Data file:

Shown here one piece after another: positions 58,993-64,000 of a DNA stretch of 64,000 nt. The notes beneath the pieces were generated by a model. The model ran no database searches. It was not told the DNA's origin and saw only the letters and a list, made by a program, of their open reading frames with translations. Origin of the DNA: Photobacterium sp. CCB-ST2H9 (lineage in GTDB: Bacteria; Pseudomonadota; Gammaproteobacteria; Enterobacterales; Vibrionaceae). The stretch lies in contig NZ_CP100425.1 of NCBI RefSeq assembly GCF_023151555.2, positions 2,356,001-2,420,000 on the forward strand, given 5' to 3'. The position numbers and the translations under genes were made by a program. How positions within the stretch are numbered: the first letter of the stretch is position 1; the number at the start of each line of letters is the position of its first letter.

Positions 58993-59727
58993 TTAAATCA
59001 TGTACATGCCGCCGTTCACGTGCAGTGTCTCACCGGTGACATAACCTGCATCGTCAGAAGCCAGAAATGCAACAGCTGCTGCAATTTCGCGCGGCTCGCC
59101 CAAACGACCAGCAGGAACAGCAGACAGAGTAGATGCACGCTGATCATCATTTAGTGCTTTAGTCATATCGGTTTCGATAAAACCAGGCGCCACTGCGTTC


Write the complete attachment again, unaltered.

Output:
Shown here one piece after another: positions 58,993-64,000 of a DNA stretch of 64,000 nt. The notes beneath the pieces were generated by a model. The model ran no database searches. It was not told the DNA's origin and saw only the letters and a list, made by a program, of their open reading frames with translations. Origin of the DNA: Photobacterium sp. CCB-ST2H9 (lineage in GTDB: Bacteria; Pseudomonadota; Gammaproteobacteria; Enterobacterales; Vibrionaceae). The stretch lies in contig NZ_CP100425.1 of NCBI RefSeq assembly GCF_023151555.2, positions 2,356,001-2,420,000 on the forward strand, given 5' to 3'. The position numbers and the translations under genes were made by a program. How positions within the stretch are numbered: the first letter of the stretch is position 1; the number at the start of each line of letters is the position of its first letter.

Positions 58993-59727
58993 TTAAATCA
59001 TGTACATGCCGCCGTTCACGTGCAGTGTCTCACCGGTGACATAACCTGCATCGTCAGAAGCCAGAAATGCAACAGCTGCTGCAATTTCGCGCGGCTCGCC
59101 CAAACGACCAGCAGGAACAGCAGACAGAGTAGATGCACGCTGATCATCATTTAGTGCTTTAGTCATATCGGTTTCGATAAAACCAGGCGCCACTGCGTTC